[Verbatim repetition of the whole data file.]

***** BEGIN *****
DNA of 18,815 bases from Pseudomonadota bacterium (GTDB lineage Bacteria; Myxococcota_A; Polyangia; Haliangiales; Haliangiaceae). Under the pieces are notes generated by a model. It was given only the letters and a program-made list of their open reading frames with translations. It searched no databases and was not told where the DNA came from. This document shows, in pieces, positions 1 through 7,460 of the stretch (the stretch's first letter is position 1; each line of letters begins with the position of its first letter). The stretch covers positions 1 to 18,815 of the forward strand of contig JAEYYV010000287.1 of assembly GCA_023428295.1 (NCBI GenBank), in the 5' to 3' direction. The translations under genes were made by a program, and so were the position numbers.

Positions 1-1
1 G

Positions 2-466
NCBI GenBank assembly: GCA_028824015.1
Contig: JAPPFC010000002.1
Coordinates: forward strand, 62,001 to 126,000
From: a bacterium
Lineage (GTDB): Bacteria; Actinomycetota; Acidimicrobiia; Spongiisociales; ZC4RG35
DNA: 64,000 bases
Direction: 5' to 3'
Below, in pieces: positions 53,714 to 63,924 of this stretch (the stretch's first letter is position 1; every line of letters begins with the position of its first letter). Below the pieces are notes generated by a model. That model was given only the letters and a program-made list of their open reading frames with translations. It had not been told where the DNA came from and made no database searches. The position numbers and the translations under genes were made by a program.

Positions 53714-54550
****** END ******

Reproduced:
DNA of 18,815 bases from Pseudomonadota bacterium (GTDB lineage Bacteria; Myxococcota_A; Polyangia; Haliangiales; Haliangiaceae). Under the pieces are notes generated by a model. It was given only the letters and a program-made list of their open reading frames with translations. It searched no databases and was not told where the DNA came from. This document shows, in pieces, positions 1 through 7,460 of the stretch (the stretch's first letter is position 1; each line of letters begins with the position of its first letter). The stretch covers positions 1 to 18,815 of the forward strand of contig JAEYYV010000287.1 of assembly GCA_023428295.1 (NCBI GenBank), in the 5' to 3' direction. The translations under genes were made by a program, and so were the position numbers.

Positions 1-1
1 G

Positions 2-466
NCBI GenBank assembly: GCA_028824015.1
Contig: JAPPFC010000002.1
Coordinates: forward strand, 62,001 to 126,000
From: a bacterium
Lineage (GTDB): Bacteria; Actinomycetota; Acidimicrobiia; Spongiisociales; ZC4RG35
DNA: 64,000 bases
Direction: 5' to 3'
Below, in pieces: positions 53,714 to 63,924 of this stretch (the stretch's first letter is position 1; every line of letters begins with the position of its first letter). Below the pieces are notes generated by a model. That model was given only the letters and a program-made list of their open reading frames with translations. It had not been told where the DNA came from and made no database searches. The position numbers and the translations under genes were made by a program.

Positions 53714-54550